Scene II.The Same. CÆSAR'S House.
Thunder and lightning. Enter CÆSAR
in his night-gown.
Cæs. Nor heaven nor earth have been at
Thrice hath Calphurnia in her sleep cried out,
'Help, ho! They murder Cæsar!' Who's with-
Enter a Servant.
Serv. My lord!
Cæs. Go bid the priests do present sacrifice,
And bring me their opinions of success.
Serv. I will, my lord. [Exit.
Cal. What mean you, Cæsar? Think you to
You shall not stir out of your house to-day.
Cæs. Cæsar shall forth: the things that
Ne'er look'd but on my back; when they shall see
The face of Cæsar, they are vanished.
Cal. Cæsar, I never stood on ceremonies,
Yet now they fright me. There is one within,
Besides the things that we have heard and seen,
Recounts most horrid sights seen by the watch.
A lioness hath whelped in the streets;
And graves have yawn'd and yielded up their dead;
Fierce fiery warriors fought upon the clouds,
In ranks and squadrons and right form of war,
Which drizzled blood upon the Capitol;
The noise of battle hurtled in the air,
Horses did neigh, and dying men did groan,
And ghosts did shriek and squeal about the
O Cæsar! these things are beyond all use,
And I do fear them.
Cæs. What can be avoided
Whose end is purpos'd by the mighty gods?
Yet Cæsar shall go forth; for these predictions
Are to the world in general as to Cæsar.
Cal. When beggars die there are no comets
The heavens themselves blaze forth the death of
Cæs. Cowards die many times before their
The valiant never taste of death but once.
Of all the wonders that I yet have heard,
It seems to me most strange that men should
Seeing that death, a necessary end,
Will come when it will come.
What say the augurers?
Serv. They would not have you to stir forth
Plucking the entrails of an offering forth,
They could not find a heart within the beast.
Cæs. The gods do this in shame of cowardice:
Cæsar should be a beast without a heart
If he should stay at home to-day for fear.
No, Cæsar shall not; danger knows full well
That Cæsar is more dangerous than he:
We are two lions litter'd in one day,
And I the elder and more terrible;
And Cæsar shall go forth.
Cal. Alas! my lord,
Your wisdom is consum'd in confidence.
Do not go forth to-day: call it my fear
That keeps you in the house, and not your own.
We'll send Mark Antony to the senate-house,
And he shall say you are not well to-day:
Let me, upon my knee, prevail in this.
Cæs. Mark Antony shall say I am not well;
And, for thy humour, I will stay at home.
Here's Decius Brutus, he shall tell them so.
Dec. Cæsar, all hail! Good morrow, worthy
I come to fetch you to the senate-house.
Cæs. And you are come in very happy time
To bear my greeting to the senators,
And tell them that I will not come to-day:
Cannot, is false, and that I dare not, falser;
I will not come to-day; tell them so, Decius.
Cal. Say he is sick.
Cæs. Shall Cæsar send a lie?
Have I in conquest stretch'd mine arm so far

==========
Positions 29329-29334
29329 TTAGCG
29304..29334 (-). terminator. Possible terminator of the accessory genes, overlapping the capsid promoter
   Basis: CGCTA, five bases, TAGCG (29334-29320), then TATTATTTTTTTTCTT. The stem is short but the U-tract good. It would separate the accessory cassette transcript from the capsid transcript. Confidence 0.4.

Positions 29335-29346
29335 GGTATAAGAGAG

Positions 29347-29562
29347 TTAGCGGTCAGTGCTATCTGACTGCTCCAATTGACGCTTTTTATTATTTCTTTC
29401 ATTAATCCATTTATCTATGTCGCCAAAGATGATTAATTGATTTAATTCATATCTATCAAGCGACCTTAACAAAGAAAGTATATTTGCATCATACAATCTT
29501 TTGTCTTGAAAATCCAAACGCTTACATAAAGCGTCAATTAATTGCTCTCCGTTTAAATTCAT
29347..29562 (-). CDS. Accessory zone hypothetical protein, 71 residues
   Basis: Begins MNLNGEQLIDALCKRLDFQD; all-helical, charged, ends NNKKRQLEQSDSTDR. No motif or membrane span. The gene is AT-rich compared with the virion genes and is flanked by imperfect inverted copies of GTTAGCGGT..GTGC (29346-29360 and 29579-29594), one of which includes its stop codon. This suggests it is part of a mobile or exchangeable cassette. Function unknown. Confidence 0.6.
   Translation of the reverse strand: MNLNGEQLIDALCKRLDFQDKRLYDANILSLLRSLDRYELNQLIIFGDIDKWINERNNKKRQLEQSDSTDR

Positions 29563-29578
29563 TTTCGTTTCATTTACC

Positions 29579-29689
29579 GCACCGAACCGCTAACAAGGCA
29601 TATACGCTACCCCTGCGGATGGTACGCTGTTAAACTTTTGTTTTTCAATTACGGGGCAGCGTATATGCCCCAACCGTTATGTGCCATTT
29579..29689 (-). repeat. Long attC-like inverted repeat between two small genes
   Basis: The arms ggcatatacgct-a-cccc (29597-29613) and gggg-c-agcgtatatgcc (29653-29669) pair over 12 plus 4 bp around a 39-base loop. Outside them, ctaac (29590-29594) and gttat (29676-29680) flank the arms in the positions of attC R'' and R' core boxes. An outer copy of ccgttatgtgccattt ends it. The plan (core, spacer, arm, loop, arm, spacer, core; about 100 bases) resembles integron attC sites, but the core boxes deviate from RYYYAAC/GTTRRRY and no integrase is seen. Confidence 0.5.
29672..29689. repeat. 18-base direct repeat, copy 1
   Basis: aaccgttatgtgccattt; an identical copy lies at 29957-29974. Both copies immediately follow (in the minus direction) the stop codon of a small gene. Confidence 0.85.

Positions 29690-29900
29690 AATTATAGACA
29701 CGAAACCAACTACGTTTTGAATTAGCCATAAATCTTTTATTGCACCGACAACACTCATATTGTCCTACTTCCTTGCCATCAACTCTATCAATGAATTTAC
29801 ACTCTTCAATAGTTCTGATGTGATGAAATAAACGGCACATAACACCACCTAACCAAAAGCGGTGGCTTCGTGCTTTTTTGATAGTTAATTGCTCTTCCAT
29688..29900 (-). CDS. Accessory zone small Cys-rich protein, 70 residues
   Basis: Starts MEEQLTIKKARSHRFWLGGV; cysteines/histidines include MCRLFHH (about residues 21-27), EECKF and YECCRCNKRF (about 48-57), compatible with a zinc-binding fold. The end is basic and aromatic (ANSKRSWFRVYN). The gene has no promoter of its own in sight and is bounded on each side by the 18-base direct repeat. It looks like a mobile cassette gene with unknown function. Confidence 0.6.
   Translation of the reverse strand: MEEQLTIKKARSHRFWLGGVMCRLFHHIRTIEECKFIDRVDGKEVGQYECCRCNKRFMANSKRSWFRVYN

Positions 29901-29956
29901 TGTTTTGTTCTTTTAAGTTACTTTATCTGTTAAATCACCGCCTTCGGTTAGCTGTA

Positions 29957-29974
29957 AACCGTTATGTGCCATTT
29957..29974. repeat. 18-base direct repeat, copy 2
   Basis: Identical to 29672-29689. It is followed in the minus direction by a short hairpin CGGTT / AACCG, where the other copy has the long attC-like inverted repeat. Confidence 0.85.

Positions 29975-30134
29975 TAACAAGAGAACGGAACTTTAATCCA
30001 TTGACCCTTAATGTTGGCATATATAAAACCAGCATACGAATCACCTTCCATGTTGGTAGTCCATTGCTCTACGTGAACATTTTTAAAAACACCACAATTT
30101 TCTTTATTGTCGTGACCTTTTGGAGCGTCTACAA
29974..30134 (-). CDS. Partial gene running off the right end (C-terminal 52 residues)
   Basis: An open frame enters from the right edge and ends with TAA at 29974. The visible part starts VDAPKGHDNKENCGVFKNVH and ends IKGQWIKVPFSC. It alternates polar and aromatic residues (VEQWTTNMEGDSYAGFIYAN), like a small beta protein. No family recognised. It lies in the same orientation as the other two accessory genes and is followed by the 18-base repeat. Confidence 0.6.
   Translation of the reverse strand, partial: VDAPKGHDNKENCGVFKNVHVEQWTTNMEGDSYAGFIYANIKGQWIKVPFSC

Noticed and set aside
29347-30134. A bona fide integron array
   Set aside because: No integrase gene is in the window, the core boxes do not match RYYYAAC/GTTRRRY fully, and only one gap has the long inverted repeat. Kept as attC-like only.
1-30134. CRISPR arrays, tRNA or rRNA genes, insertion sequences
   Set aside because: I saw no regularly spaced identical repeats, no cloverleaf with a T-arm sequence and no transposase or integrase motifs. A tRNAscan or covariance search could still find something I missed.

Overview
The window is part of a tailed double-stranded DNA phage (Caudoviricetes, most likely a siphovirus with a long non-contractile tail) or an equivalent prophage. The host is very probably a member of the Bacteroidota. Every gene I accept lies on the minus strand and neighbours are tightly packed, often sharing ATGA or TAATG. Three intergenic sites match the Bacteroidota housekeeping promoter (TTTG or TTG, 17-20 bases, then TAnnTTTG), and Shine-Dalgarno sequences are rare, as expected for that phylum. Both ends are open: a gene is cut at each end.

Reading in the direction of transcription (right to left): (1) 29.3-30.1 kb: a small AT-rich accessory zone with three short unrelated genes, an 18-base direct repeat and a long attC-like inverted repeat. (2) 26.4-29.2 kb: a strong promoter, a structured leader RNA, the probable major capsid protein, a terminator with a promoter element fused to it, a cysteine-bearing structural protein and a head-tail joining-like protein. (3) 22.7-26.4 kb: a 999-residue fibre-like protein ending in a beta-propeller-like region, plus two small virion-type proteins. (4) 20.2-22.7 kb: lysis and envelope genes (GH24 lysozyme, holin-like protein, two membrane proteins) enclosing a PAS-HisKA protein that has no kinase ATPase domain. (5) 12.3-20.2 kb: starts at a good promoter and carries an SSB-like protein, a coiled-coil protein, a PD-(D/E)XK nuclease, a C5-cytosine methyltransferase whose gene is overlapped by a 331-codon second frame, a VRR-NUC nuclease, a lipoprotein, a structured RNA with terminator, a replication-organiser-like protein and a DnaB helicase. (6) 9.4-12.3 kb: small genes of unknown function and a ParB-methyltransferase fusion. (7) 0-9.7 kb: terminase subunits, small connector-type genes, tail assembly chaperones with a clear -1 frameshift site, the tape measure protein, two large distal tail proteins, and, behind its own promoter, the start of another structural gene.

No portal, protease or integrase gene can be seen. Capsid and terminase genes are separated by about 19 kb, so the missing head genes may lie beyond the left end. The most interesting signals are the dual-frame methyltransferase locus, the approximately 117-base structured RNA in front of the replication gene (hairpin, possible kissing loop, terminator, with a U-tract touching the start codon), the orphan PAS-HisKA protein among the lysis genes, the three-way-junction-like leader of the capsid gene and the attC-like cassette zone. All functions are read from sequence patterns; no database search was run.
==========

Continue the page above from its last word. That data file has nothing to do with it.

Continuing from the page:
To be afeard to tell greybeards the truth?
Decius, go tell them Cæsar will not come.
Dec. Most mighty Cæsar, let me know some
Lest I be laugh'd at when I tell them so.
Cæs. The cause is in my will: I will not come,
That is enough to satisfy the senate:
But for your private satisfaction,
Because I love you, I will let you know:
Calphurnia here, my wife, stays me at home:
She dreamt to-night she saw my statua,
Which, like a fountain with a hundred spouts,
Did run pure blood; and many lusty Romans
Came smiling, and did bathe their hands in it:
And these does she apply for warnings and por-
And evils imminent; and on her knee
Hath begg'd that I will stay at home to-day.
Dec. This dream is all amiss interpreted;
It was a vision fair and fortunate:
Your statue spouting blood in many pipes,
In which so many smiling Romans bath'd,
Signifies that from you great Rome shall suck
Reviving blood, and that great men shall press
For tinctures, stains, relics, and cognizance.
This by Calphurnia's dream is signified.
Cæs. And this way have you well expounded it.
Dec. I have, when you have heard what I
And know it now: the senate have concluded
To give this day a crown to mighty Cæsar.
If you shall send them word you will not come,
Their minds may change. Besides, it were a
Apt to be render'd, for some one to say
'Break up the senate till another time,
When Cæsar's wife shall meet with better
If Cæsar hide himself, shall they not whisper
'Lo! Cæsar is afraid?'
Pardon me, Cæsar; for my dear dear love
To your proceeding bids me tell you this,
And reason to my love is liable.
Cæs. How foolish do your fears seem now,
I am ashamed I did yield to them.
Give me my robe, for I will go:
Enter PUBLIUS, BRUTUS, LIOARIUS,
METELLUS,CASCA, TREBONIUS, and
And look where Publius is come to fetch me.
Pub. Good morrow, Cæsar.
Cæs. Welcome, Publius.
What! Brutus, are you stirr'd so early too?
Good morrow, Casca. Caius Ligarius,
Csesar was ne'er so much your enemy
As that same ague which hath made you lean.
What is't o'clock?
Bru. Cæsar, 'tis strucken eight.
Cæs. I thank you for your pains and courtesy.
See! Antony, that revels long o' nights,
Is notwithstanding up. Good morrow, Antony.
Ant. So to most noble Cæsar.
Cæs. Bid them prepare within:
I am to blame to be thus waited for.
Now, Cinna; now, Metellus; what, Trebonius!
I have an hour's talk in store for you;
Remember that you call on me to-day:
Be near me, that I may remember you.
Treb. Cæsar, I will:[Aside.] and so near will
That your best friends shall wish I had been
Cæs. Good friends, go in, and taste some wine
And we, like friends, will straightway go together.
Bru. [Aside.] That every like is not the same,
The heart of Brutus yearns to think upon.